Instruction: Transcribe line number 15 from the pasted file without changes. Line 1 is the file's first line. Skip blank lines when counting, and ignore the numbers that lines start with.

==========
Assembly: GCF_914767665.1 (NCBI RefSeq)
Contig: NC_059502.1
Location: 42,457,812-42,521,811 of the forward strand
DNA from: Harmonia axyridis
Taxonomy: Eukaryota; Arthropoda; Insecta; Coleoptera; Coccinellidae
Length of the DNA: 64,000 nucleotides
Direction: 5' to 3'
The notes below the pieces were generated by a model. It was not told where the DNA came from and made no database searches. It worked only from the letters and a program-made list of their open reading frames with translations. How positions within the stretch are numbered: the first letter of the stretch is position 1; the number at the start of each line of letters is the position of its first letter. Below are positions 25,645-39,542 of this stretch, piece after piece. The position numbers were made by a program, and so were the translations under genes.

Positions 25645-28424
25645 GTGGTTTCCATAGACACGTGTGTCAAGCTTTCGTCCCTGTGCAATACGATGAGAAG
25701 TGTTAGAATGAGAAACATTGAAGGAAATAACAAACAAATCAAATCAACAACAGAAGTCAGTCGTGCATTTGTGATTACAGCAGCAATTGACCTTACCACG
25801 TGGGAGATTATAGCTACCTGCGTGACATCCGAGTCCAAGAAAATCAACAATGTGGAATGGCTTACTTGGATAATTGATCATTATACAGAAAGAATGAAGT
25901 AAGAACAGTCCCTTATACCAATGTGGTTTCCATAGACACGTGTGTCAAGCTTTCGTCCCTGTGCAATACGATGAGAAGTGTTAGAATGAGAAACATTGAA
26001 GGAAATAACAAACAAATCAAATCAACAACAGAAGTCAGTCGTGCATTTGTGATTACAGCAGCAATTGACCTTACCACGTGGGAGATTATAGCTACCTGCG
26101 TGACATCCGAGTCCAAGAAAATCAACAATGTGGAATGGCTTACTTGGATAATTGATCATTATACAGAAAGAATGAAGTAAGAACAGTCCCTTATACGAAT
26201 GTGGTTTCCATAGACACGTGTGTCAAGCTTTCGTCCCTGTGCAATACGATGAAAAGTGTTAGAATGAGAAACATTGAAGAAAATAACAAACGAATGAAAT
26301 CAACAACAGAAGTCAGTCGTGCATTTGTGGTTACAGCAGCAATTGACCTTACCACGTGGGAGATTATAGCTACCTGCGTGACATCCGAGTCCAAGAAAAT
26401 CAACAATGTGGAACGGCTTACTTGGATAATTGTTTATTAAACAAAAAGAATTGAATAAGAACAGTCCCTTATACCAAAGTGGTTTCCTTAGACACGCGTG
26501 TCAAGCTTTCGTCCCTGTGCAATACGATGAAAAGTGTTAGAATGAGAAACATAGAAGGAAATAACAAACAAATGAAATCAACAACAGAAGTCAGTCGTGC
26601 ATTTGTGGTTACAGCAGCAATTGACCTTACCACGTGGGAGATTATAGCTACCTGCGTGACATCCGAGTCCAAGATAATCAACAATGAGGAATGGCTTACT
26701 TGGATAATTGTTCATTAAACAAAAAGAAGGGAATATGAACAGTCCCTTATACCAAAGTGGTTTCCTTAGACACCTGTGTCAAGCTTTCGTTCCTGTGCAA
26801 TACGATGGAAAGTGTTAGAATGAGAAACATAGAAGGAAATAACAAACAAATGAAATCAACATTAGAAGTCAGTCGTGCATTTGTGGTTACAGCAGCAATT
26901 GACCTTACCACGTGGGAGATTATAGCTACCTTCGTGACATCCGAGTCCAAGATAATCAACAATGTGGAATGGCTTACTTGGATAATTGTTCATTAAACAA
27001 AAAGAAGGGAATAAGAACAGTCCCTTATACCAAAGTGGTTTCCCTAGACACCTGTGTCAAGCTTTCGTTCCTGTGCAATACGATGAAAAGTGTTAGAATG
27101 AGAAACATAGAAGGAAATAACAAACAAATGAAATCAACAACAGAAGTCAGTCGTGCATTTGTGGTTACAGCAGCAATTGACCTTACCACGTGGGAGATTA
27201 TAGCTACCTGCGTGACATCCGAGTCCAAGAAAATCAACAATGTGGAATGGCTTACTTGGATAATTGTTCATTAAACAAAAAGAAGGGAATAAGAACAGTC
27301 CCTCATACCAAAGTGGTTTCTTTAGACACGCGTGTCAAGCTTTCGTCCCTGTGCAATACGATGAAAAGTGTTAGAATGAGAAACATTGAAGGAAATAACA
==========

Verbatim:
26101 TGACATCCGAGTCCAAGAAAATCAACAATGTGGAATGGCTTACTTGGATAATTGATCATTATACAGAAAGAATGAAGTAAGAACAGTCCCTTATACGAAT